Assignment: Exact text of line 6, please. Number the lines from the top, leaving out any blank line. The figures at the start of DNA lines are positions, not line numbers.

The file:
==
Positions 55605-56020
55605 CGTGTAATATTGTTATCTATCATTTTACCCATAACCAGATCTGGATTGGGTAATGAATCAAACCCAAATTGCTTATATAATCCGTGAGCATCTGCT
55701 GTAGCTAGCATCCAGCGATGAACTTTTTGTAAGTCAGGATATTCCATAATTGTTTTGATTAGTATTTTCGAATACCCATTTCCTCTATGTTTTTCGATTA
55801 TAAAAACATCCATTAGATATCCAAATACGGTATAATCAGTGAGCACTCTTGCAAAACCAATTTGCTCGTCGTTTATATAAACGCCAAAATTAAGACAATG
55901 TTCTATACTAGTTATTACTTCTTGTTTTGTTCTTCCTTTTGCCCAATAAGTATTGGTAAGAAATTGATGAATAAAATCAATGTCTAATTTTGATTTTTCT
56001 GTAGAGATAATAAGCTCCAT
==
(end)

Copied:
56001 GTAGAGATAATAAGCTCCAT